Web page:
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Prateek Majumder
Jun 22, 20223 min read

How did Lord Ganesha get his elephant head?

Lord Ganesha is well-known for his ability to eliminate obstructions. As a result, many Hindus worship him before embarking on any big effort, such as business, marriage, or childbirth. He is prayed to by aspiring transcendentalists all around the world because, more significantly, he eliminates barriers on the soul's spiritual journey.


Lord Ganesha is also regarded for being the guardian of esoteric knowledge. As a result, it's no wonder that he's regarded as astrology's reigning deity. Vedic science practitioners pray to him, thinking he has a deep comprehension of how the planets affect each soul's karma and fate.

Ganesha is one of the most highly venerated and lovable deities in Vedic culture, possibly best known for having an elephant's head. So, how did Lord Ganesha get his elephant head?

Goddess Parvati was at home on Mt. Kailash one day, getting ready for a bath. She commanded Nandi, her husband Shiva's Bull, to guard the door and not allow anybody through since she didn't want to be bothered. Nandi dutifully assumed his position, seeking to fulfill Parvati's wishes. But, because Nandi was devoted to Shiva first, she had to let Shiva through when he returned home and naturally wanted to enter inside. Parvati was enraged by this disrespect, but much more so by the fact that she lacked a companion as devoted to Her as Nandi was to Shiva. So she made Ganesha, pronouncing him to be her own faithful son, by removing the turmeric paste (for washing) from her body and breathing life into it.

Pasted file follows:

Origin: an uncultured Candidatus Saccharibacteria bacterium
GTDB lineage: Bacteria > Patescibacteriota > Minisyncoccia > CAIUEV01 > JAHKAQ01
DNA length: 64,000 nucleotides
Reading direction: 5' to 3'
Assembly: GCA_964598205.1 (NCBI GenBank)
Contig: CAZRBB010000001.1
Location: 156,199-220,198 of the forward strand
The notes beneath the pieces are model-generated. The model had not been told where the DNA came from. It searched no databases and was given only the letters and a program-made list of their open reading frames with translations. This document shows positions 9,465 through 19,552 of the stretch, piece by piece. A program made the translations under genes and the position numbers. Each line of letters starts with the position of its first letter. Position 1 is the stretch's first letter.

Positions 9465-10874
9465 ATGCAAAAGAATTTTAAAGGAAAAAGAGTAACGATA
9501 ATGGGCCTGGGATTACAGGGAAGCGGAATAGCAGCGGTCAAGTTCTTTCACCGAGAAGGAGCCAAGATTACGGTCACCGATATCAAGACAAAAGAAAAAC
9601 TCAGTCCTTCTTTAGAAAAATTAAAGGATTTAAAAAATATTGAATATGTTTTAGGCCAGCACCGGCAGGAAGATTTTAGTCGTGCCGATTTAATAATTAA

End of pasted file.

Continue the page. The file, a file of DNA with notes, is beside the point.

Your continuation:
Parvati put Ganesha on watch duty at the entrance the next time she needed to bathe. When Shiva returned home, he was greeted by this weird youngster who told him he couldn't enter his own home! Shiva was enraged and sent his army to kill the youngster, but they all failed! Being the son of Devi, Ganesha had enormous power.

Shiva was taken aback. When Shiva saw that this was no ordinary youngster, he resolved to attack him, and in his holy rage, he severed Ganesha's head, killing him instantaneously. Parvati was so outraged and offended when she learnt of this that she intended to destroy the entire Creation! Lord Brahma, as the Creator, was incensed by this and begged her to reconsider her radical plan. She agreed, but only if two conditions were met: first, Ganesha had to be brought back to life, and second, he had to be adored above all other gods forever.

Shiva had calmed down at this point and realised his error, so he agreed to Parvati's terms. He dispatched Brahma forth with instructions to bring back the head of the first creature he encounters that is lying with its head to the north. Brahma reappeared shortly after, bearing the head of a mighty elephant, which Shiva put on Ganesha's body. Infusing fresh life into him, he declared Ganesha to be his own son and bestowed upon him the title of Ganapati, the most powerful of the gods and the leader of all the ganas (classes of creatures).

Many see the union of Ganesha’s body and elephant head as a representation of how the spirit should live in harmony with nature. His large elephant head is also an embodiment of wisdom and understanding.